Edwards Delays Hearing On Medicaid Expansion Hiring Plan
BATON ROUGE (AP) — Gov. John Bel Edwards' plan to hire new health department workers to work on his Medicaid expansion effort was pulled Friday from legislative consideration as the new governor's administration works to sell Republicans on the idea.
The Department of Health and Hospitals wants to add 248 new employees to handle enrollment of the thousands of people expected to qualify for Medicaid under an eligibility expansion.
The joint House and Senate budget committee was scheduled to consider the hiring plan at its first meeting since Edwards took office earlier this month. The vote, from the majority Republican committee, was expected to be the first test of whether GOP lawmakers will try to create roadblocks for the Democratic governor's expansion plan.
But instead, the item was removed from the agenda.
Edwards' chief financial adviser, Commissioner of Administration Jay Dardenne, said Friday morning the request was delayed because the administration didn't have enough time to speak with individual committee members about the details of the hiring plan.
The House's committee members weren't named until late Thursday, fewer than 24 hours before the meeting.
"We want to have a little more time to explain everything and make sure everybody understands everything," Dardenne said.
The new workers would cost $10.3 million this budget year for salaries, benefits, training and equipment, according to information provided to the committee, with $7.3 million paid by the federal government.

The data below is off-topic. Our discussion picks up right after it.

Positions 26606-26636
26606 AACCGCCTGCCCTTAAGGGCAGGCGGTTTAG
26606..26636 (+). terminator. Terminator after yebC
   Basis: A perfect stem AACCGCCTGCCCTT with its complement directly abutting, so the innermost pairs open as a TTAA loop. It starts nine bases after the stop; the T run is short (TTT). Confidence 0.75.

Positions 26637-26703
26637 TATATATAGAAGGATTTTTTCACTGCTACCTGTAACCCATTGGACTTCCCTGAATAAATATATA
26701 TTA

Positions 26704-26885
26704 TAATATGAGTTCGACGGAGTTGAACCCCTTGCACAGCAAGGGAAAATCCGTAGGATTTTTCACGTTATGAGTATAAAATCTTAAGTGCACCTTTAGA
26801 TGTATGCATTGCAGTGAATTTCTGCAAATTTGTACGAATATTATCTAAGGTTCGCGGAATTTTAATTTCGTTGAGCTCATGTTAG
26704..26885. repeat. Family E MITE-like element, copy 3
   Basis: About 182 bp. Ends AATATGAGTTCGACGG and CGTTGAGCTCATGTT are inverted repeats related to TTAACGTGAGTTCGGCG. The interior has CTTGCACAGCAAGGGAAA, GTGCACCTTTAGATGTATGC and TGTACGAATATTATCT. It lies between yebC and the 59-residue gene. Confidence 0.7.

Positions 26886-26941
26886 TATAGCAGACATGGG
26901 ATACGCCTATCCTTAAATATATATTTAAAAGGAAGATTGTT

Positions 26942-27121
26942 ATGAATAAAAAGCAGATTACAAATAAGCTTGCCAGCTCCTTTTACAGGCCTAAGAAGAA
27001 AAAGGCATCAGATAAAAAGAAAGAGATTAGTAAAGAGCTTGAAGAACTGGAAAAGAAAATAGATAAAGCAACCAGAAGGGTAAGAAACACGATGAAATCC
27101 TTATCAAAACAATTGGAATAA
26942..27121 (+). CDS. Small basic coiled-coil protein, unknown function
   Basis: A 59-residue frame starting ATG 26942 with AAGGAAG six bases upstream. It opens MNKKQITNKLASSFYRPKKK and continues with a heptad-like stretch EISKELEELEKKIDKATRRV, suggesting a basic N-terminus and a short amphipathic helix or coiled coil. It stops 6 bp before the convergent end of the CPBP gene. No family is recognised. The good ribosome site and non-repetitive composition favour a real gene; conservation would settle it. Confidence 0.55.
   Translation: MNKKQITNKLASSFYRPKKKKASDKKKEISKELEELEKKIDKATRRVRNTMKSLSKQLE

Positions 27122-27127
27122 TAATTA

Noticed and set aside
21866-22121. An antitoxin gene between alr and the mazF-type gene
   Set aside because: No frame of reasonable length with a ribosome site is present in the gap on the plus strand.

The remaining $3 million price tag, under the Edwards administration proposal, would be paid by health care providers, like hospitals and clinics, who would have the health department employees working on site at their facilities to enroll patients at the places they seek care.
Federal officials signed off on the staffing proposal Thursday, Dardenne said. The federal Medicaid agency has approved it in other places like South Carolina, though Louisiana hasn't previously used the method.
Quick approval — and hiring of the enrollment workers — will help determine whether Edwards can achieve what he admits is an aggressive timeline, of having government-funded health insurance cards in more people's hands by July 1.
Medicaid expansion is allowed under President Barack Obama's federal health law, but former Gov. Bobby Jindal and Republican state lawmakers previously blocked Louisiana from participating. Jindal opposed it as too costly for the state and an inappropriate growth of government spending.
But Edwards made Medicaid expansion a key campaign pledge, saying the state should accept the billions of dollars in federal funding available to provide the insurance coverage, calling it the right moral and financial choice. He issued an executive order starting the process for expanding Medicaid on his second day as governor.
The Edwards administration estimates that more than 300,000 additional people, mainly the working poor, will be added to Louisiana's Medicaid program under the expansion, which covers adults making up to 138 percent of the federal poverty level — about $33,400 for a family of four.
Under the governor's plan, Louisiana will join 30 other states that have undertaken Medicaid expansions, including several overseen by Republicans.
– by AP Reporter Melinda Deslatte